From 1949 onwards, he published several articles that challenged widely-held medical opinions, even attacking clinicians and the mass usage of radiography as a crutch for inadequate clinical skills:
“If medicine had got to such a state that you can have tuberculosis and die and a doctor cannot discover it without an X-ray, it is about time we started a new system of doctoring”Brailsford J. 1960
Many colleagues, including his head of department, began severing ties with him over his blasts.
Post-humously, the James Brailsford prize in Radiology was established in his memory. It continues to exist today.
- Brailsford JF. Chondro-osteo-dystrophy. Roentgenopgraphic & clinical features of a child with dislocation of vertebrae. American Journal of Surgery. 1929, 7: 404-410 [Morquio-Brailsford syndrome]
- Brailsford JF. Chondro-Osteo-Dystrophy. Roentgenographic and Clinical Features of a Child with Dislocation of Vertebræ British Journal of Radiology. 1931; 4(38): 83-89 [Morquio-Brailsford syndrome]
- Brailsford JF. Osteochondritis. The British Journal of Radiology, 1935; 8(86): 87–134
- Brailsford JF. The Radiology Of Bones And Joints. 1948 (4e)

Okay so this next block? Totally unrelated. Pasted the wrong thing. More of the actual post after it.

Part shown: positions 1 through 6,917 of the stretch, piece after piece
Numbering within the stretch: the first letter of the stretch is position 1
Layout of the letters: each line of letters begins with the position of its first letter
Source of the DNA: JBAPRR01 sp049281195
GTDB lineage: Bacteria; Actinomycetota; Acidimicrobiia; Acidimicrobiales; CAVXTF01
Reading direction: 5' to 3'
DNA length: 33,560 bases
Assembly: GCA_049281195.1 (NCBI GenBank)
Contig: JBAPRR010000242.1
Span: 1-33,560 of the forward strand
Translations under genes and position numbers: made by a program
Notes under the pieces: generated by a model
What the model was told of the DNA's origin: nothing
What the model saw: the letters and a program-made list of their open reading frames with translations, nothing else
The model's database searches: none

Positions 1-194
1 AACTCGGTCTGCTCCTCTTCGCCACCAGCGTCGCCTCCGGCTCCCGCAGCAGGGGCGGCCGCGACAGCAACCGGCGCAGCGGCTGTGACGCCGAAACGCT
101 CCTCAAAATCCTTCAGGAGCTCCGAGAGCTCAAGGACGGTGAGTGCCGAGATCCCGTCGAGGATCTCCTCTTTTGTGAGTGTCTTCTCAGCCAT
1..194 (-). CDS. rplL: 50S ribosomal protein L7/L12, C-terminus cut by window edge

- Brailsford JF. Osteochondritis of the adult tarsal navicular. J Bone Joint Surg Am 1939; 21: 111-120 [Brailsford syndrome]
- Brailsford JF. The Radiology of Gout. The British Journal of Radiology, 1959; 32(379): 472–478
- Brailsford JF. The British Journal of Radiology bibliography
- Grout JLA. James F. Brailsford, Ph.D., M.D., F.R.C.P., F.F.R. British Journal of Radiology. 1961; 34(400): 269
- Beighton P, Beighton G. The Man Behind the Syndrome. Springer 1986: 20-21
- Kapadia HM, Banerjee AK, Arnott RG. The life and work of the Birmingham radiologist Dr James Brailsford (1888-1961). J Med Biogr. 2004; 12(3): 128-35.
- Biography: James Frederick Brailsford. Lives of the Fellows of the Royal College of Physicians of London. Munk’s Roll: Volume V.
- Bibliography. Brailsford, James F. WorldCat Identities
- Gomez A, Cadogan M. Eponymythology of foot injuries. LITFL
the person behind the name